At the London Universities, the typical ‘apartheid wall’ stunt has been countered en masse. Dozens of students, offended and intimidated by mindless publicity-hungry agitators, have declared they want to discuss issues, not demonise others. They inform the public that they yearn for peace – that as Zionists, they desire a two-state solution. When passers by then approach the ‘apartheid stall,’ they are told by its organisers that a peaceful resolution to conflict can only occur with the destruction of the Jewish State. By making our voice heard, we undertake the vital task of educating the public in the fact that there are two narratives to conflict in the Middle East.

Our voice is desperately needed – we cannot afford to remain silent. By allowing ordinary and intelligent people to compare two disparate narratives, they can reasonably conclude on their own accord that Israel no where near resembles an ‘apartheid state’ – and that the ‘apartheid’ label is a blatant mistruth which trivialises the terrors of history’s real racist regimes. Moreover, calls for co-existence on our part will always trump demands to boycott and delegitimise another people.

The man in the middle was participating in UCL's apartheid wall stunt - dressed as an Israeli soldier at a fake 'checkpoint.' We sat down with him, explained the context of Israel's security situation - and how his actions achieved nothing as a consequence (but only intimidated others). He ended up agreeing with all of what we had to say, threw away his costume in good faith, and posed for a 'co-existence' photo
The man in the middle was participating in UCL’s apartheid wall stunt – dressed as an Israeli soldier at a fake ‘checkpoint.’ We sat down with him, and explained to him the context of Israel’s security situation. As a gesture of good faith, he took off his costume, and posed for this photo with us (even if we still disagreed on some issues). It shows the value of discussion.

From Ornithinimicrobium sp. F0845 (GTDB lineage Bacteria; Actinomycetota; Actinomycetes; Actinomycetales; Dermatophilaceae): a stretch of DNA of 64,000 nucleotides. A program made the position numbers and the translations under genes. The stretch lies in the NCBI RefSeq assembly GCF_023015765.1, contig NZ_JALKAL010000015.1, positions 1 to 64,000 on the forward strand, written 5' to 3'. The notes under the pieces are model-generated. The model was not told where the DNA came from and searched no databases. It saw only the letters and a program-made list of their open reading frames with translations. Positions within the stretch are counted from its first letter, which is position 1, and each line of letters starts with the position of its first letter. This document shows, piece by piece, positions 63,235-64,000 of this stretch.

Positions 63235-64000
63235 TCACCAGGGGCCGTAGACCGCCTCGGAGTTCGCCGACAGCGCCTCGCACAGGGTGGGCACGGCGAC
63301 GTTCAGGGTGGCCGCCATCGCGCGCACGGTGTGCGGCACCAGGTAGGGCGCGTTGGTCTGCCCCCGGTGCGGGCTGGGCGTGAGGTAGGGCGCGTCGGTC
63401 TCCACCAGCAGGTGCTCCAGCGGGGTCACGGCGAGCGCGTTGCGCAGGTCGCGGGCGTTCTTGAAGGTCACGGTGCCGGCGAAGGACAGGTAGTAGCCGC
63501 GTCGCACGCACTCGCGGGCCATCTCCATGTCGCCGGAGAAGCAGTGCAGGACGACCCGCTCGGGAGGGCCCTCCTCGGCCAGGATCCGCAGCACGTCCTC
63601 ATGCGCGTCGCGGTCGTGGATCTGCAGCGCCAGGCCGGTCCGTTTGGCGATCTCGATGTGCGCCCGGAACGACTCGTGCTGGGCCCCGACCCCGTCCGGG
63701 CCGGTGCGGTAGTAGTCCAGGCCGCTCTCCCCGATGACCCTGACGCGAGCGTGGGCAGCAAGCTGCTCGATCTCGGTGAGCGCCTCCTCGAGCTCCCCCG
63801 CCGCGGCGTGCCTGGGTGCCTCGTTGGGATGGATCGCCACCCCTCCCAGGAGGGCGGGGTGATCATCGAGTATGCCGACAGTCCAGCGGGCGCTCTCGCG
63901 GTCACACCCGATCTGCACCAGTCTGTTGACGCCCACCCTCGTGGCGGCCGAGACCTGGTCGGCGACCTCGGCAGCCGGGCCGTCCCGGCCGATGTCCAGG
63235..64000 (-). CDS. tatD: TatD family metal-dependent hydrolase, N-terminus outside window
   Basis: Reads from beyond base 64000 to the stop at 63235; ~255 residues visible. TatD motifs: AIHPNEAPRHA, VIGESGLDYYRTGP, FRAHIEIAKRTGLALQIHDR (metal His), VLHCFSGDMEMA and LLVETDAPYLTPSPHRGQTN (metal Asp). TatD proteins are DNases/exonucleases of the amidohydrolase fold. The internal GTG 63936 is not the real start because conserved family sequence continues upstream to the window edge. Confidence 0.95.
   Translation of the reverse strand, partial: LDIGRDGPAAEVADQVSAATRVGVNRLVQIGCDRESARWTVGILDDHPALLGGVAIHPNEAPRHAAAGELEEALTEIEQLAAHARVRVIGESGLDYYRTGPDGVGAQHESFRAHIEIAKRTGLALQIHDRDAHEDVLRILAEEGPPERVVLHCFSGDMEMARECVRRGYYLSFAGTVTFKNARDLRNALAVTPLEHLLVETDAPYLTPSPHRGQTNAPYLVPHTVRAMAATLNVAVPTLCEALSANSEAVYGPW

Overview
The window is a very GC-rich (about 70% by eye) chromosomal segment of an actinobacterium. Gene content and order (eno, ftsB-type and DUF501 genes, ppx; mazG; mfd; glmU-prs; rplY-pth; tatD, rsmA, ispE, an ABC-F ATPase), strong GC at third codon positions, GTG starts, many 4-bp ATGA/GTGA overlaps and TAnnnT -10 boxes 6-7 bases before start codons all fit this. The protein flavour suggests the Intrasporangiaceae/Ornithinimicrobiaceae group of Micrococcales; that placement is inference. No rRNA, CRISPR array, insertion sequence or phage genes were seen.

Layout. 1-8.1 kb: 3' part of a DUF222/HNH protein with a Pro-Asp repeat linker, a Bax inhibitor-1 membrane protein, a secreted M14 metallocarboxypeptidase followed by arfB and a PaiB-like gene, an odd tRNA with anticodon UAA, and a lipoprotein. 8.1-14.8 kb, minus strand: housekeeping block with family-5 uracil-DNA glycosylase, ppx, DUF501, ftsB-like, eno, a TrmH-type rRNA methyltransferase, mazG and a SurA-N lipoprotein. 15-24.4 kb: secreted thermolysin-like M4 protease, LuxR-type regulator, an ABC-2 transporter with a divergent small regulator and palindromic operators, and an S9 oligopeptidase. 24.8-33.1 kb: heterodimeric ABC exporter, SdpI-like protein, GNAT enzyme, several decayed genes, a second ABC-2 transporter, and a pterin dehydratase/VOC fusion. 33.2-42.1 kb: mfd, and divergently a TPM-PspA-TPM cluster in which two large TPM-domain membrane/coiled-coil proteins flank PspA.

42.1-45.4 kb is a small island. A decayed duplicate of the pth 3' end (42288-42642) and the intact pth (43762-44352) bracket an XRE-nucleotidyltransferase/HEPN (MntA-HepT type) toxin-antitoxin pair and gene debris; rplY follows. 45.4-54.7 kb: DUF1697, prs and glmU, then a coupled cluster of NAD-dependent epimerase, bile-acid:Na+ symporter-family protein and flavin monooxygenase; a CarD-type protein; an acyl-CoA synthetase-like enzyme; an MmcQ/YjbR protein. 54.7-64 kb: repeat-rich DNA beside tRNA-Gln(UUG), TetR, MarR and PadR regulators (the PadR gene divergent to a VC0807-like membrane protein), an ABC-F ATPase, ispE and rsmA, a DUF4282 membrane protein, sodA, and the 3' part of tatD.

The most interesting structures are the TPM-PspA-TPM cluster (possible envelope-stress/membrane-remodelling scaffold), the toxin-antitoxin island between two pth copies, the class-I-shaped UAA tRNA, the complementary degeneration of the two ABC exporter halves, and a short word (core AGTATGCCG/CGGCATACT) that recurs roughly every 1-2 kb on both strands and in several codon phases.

For some reason, student Zionism has emerged from its quiet shell in a positively explosive fashion – something which is certainly not going unnoticed. As UCL student Sam Freeman has commented, ‘I don’t know where it came from and I don’t know why it’s only come now but it appears Pro-Israel students have finally found their voice on campus in the UK!’

The tide turns now. We’re finally winning the battle against anti-Israel activity on campus. UCL students in particular are leading the fight – hosting a multitude of events providing an alternative narrative to conflict in the Middle East.

In UCL, I participate in leafleting the public with dozens of pro-Israel students. After years of silence, we are making our voice heard. We don't don't to be intimidated - we want to discuss important questions.
In UCL, I participate in leafleting the public with dozens of pro-Israel students. After years of silence, we are making our voice heard. We don’t want to be intimidated – we want to discuss important questions.

Every morning, I continue to receive inquiries by email and Facebook asking for strategic assistance in how to lead the fight against hate and misinformation. More and more, students want to defend the State of Israel (and themselves).

I couldn’t be more proud. Finally, we’re speaking out. And trust me, people are listening…

Jonathan Hunter is the Campus Director of StandWithUs UK and a student at Oxford University.

About the Author
Jonathan Hunter is a dual British-Israeli national studying history at Brasenose College, Oxford. He serves as the UK Campus Director of StandWithUs, an international nonprofit organisation advocating for Israel in 16 chapters around the world. Jonathan was recently elected to the Union of Jewish Students' National Council.